While you may be tired, overwhelmed and have no bandwidth right now as survival is taking its toll, as my mother would say, “Don’t give up 5 minutes before the miracle.” Here is an exercise that may help you reignite your search for freedom of being, as well as put some pep back in your step—the energy it takes to pretend to be someone you are not, be fake, is extraordinary.
What’s fake about me? exercise
1. Get a piece of paper and write down all the things that are fake about you (you may burn after reading, of course). Examples might be that you are:
Fake skinny: you spend an inordinate amount of time watching your weight so that people will find you attractive or so you will feel loved or seen. You fear that if you were fat you would never be happy, popular, get a man, be loved or accepted.
Fake nice: you spend much of your time trying to make people like you, manipulating your circumstances by being nice so you can get what you want, while underneath you seethe with resentment or envy of those who don’t seem to care what others think.
Fake rich: you pretend to be successful, you have mortgaged your life so others will think you are a person of worth, you lease your car that you cannot afford, buy clothes to create a false image, live in a house beyond your means, etc.
You get the idea, go ahead and explore all the fake parts: fake smart, because you believe you need to know so you can hide your fear of being inept or stupid; fake pretty, in hopes of being perfect-looking so you can finally be important, special or loved; fake happy, because you know people don’t want to hear your problems and would never want to be around someone as depressed and messed up as you really feel. Fake straight, fake sexy, fake sensitive, fake caring, fake in control, fake good mom, fake happy marriage, fake great relationship, fake healthy, fake spiritual, and on and on. Let it out. You have an opportunity to relieve yourself of the burden of living this secret life by simply admitting it!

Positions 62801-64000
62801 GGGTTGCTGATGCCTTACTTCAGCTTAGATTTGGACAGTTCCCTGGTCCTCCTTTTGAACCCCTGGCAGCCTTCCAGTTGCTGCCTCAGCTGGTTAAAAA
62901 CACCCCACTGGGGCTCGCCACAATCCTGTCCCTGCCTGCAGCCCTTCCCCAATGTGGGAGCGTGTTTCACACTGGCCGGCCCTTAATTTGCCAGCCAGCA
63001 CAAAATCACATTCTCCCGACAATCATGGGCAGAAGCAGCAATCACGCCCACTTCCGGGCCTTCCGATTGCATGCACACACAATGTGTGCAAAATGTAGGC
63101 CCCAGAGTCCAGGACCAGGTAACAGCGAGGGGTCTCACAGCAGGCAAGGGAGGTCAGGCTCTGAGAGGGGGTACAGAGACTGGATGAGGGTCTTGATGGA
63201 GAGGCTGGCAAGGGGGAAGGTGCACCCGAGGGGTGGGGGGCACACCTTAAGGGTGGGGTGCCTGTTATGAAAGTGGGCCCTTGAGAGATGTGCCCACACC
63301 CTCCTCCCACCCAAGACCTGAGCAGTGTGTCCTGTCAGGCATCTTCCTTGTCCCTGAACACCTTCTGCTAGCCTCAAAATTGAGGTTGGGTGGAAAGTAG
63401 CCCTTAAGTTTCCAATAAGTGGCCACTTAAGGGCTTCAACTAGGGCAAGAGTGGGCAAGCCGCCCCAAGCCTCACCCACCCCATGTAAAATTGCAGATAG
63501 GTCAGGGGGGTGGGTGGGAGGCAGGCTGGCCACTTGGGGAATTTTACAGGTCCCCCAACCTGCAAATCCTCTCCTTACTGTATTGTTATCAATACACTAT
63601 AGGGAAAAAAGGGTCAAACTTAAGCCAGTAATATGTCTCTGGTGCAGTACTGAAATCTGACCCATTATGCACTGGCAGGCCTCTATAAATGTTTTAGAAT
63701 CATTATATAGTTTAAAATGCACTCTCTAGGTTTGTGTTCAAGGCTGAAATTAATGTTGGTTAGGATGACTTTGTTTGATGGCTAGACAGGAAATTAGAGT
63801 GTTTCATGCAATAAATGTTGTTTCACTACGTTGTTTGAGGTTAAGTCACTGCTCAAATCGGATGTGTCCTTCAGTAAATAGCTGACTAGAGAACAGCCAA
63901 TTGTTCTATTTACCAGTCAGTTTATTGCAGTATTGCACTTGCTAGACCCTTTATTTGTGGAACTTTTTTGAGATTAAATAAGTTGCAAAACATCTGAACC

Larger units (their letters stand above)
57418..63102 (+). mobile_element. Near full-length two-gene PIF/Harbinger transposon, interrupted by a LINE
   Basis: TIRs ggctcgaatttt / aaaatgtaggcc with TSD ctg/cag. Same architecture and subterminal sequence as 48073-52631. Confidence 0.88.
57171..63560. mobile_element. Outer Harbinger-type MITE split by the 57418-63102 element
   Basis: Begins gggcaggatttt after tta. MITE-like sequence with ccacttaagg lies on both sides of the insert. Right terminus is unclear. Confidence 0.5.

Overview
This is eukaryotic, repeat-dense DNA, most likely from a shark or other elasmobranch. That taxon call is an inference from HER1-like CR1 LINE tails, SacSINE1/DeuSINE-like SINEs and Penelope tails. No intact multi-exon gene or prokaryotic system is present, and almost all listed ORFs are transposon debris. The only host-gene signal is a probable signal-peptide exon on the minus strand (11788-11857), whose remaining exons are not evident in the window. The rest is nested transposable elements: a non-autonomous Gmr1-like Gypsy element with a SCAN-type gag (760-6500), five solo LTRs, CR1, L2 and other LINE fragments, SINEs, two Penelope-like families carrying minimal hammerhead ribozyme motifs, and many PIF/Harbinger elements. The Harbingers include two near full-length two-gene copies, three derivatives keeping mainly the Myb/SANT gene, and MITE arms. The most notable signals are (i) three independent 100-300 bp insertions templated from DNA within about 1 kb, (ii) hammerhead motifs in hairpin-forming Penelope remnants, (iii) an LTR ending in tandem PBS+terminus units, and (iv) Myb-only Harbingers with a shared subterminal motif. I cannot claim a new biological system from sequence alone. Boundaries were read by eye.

2. Be with it. Sit down with what’s fake about you and move deeper into it. Exaggerate it, even. Give it a voice. Let the fake part or parts have a turn telling you about themselves. You might be surprised at what they have to say!
3. Feel it. Whatever feeling or emotions come, let yourself have them. Like a wave, they will not hurt you; they will wash through you and heal you if you have the courage to feel them all the way. (It could be helpful to have an enlightened witness to share this part of the process with, someone you trust to your core.)
4. Allow it. Relaxing into this allowing, comes freedom. In the acceptance comes understanding and then compassion. Including all our parts allows us greater freedom of being. Developing unconditional love for ourselves expands our capacity for intimacy and joy.
5. Know this is not all of who you are. My teacher Kathy reminds me of this fact all the time. I feel relieved and all at once welcomed back to the human race and condition. We find our right size again. This perspective gives space for a sense of peace and well-being, room to breathe and dream forward your heart’s true desires again. Your soul shines, your authentic self is free to be!
Namasté and blessings, freedom seekers!
by Maryanne Comaroto of Maryanne Live